Some years ago I wrote a book entitled The Screenplay as Literature. The book was not intended to be a book of film criticism. Instead, I wrote it to formulate for myself the approaches and techniques of the great, mostly European, filmmakers of the 1960’s–which included, among others, Godard, Fellini, Bergman and Antonioni. My book differed from similar books of the time in that I considered the screenplay as the critical element in understanding the genius of these aforementioned film masters. The book was, by the way, based on a course that I had taught at the New School for Social Research in New York. Needless to say, my book and, more precisely, my approach to film studies, were not well received in the United States (or at least that is what I thought at the time). After its publication I never gave the book much thought, nor did I keep track of its success—it certainly wasn’t a best seller. Instead, I pursued a career in film, which included stints as a story analyst for both Warner Brothers and MGM, and as a story editor for an independent film company in New York. However, much of my professional career involved the international film business, particularly as an international film sales agent. Well, I don’t contend that it was much of a career, but at least it was a career, and I wouldn’t have traded it for anything else: I was truly fortunate to have worked with some very talented and creative people, some of whom you might have heard of but most I am sure you would not.
Which brings me back to The Screenplay as Literature. As most of my work in the film industry had to do with film as commerce, I had little time to follow film as art. This was not as regrettable as it may seem, as there was precious little of it after the 1960’s. Not only were there few true film artists still working in film at that time, but there appeared to be no audiences for such films as well: the film art houses and distributors of art films in the United States had practically disappeared. It was with great irony and a note of sadness that some of the most legendary European producers of art films would beg me to take their films to America to find distribution, but I regretfully had to explain to them that there was no longer a market for them in the U.S. And partly for this reason my book took on a greater significance. After I wrote The Screenplay as Literature, I assumed that similar books would subsequently be written based upon the lessons of the new film masters that would come along. Unfortunately, not only were there no real film artists of stature to appear, but the lessons of the old ones were soon forgotten or never learned. Thus my book became something of a mainstay (for those who took such an approach seriously), as it remained in print for many years.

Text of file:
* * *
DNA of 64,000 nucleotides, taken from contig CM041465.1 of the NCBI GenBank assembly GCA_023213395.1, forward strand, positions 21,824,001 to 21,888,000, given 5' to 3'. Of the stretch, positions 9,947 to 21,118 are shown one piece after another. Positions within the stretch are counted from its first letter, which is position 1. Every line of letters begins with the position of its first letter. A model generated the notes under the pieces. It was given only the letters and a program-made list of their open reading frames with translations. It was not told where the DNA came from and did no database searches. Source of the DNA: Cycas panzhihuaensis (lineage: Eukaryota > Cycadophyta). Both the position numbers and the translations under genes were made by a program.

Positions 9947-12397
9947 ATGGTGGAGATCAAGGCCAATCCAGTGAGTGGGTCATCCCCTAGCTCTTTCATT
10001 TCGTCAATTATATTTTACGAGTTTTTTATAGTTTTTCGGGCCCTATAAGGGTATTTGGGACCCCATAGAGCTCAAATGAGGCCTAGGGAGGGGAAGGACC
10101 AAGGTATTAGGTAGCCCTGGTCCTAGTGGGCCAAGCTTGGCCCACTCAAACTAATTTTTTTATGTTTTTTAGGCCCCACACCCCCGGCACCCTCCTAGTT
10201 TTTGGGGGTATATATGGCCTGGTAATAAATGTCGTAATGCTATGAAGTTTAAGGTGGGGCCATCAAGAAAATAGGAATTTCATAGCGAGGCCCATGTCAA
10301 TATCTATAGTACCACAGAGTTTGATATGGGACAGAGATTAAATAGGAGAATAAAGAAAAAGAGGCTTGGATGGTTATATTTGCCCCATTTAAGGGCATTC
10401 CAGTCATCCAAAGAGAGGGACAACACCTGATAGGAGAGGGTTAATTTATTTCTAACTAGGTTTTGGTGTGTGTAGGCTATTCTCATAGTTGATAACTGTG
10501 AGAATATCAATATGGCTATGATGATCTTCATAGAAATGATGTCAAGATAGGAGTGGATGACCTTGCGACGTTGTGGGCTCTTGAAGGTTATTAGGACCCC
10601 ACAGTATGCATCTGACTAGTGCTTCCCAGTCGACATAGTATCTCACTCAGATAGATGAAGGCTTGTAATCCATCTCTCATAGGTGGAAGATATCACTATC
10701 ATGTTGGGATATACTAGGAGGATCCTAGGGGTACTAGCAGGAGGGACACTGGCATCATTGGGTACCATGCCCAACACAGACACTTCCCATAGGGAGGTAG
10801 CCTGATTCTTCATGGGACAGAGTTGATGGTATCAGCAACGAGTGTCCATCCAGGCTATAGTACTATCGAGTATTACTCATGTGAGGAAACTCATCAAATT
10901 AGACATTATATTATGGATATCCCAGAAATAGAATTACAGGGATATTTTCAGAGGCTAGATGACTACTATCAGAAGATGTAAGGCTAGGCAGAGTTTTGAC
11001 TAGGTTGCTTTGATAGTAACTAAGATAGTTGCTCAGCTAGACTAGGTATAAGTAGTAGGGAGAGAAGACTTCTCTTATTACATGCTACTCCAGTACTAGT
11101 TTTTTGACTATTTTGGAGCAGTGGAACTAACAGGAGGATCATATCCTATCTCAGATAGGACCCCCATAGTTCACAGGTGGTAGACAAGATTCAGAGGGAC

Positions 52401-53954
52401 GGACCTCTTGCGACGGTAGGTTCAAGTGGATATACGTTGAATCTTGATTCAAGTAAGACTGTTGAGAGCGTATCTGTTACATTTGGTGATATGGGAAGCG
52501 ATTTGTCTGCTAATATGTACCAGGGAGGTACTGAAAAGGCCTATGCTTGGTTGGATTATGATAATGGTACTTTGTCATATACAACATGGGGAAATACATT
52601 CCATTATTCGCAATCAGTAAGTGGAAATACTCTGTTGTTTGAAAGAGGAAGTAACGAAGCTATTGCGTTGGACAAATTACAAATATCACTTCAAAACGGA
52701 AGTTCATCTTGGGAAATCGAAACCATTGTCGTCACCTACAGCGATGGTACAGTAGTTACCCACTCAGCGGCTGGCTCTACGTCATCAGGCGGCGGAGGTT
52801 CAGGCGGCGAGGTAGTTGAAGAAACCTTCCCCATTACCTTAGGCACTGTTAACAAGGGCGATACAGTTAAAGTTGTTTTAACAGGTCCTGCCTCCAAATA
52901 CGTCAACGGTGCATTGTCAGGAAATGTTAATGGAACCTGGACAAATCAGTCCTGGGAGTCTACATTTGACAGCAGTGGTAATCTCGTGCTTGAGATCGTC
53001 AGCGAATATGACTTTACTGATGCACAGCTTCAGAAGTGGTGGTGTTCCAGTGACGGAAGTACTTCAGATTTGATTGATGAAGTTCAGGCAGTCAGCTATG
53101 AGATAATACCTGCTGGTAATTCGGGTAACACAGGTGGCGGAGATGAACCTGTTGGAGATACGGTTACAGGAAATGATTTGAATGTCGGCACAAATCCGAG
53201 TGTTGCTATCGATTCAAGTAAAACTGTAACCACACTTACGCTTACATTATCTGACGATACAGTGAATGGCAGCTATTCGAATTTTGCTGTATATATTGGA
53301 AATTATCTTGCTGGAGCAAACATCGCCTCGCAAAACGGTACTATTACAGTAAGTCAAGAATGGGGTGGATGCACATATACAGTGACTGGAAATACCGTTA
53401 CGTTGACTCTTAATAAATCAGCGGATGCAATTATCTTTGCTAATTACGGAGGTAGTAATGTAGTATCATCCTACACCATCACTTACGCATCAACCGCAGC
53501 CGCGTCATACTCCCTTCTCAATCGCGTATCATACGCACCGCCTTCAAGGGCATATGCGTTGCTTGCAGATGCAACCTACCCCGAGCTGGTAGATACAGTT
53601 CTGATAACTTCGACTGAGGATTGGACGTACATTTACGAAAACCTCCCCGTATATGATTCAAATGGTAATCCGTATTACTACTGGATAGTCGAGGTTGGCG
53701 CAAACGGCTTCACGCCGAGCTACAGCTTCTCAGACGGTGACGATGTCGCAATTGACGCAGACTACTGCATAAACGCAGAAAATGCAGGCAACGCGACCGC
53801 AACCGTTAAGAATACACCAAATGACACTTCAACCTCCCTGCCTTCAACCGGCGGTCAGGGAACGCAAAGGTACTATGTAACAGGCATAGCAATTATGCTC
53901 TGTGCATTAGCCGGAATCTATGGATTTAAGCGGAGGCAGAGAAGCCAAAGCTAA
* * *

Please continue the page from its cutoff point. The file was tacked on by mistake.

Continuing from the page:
And now to the present. A few years ago, on a whim, I looked up The Screenplay as Literature on the internet. I was amazed to find that it had taken on a life of its own. For example, it was listed as essential reading on Fellini by the Cinemateque Francaise, and it is a widely quoted source on Italian Neorealism. But most surprising to me, it is well-known in the emerging countries of the world (e.g. an unauthorized translation was published in China in 1983). But what about the western countries, particularly, the United States? Unfortunately, not much has been written about the screenplay as such; but there are hundreds of manuals on how to write a screenplay—but as one Professor of Cinema in England (Ian W. Macdonald) has written, Manuals are not Enough when it comes to producing good screen writers. And for what passes as film scholarship and criticism today, the less said about that the better.
Who should read this blog? Just about anyone with a genuine interest in film; particularly those that feel that the cinema of today has not lived up to its potential. However, if you are looking for pointers on how to write a screenplay to make a lot of money, you should probably look elsewhere. But if you are interested in writing a screenplay that you may be proud of, this blog just may be worth your time.
Douglas Garrett Winston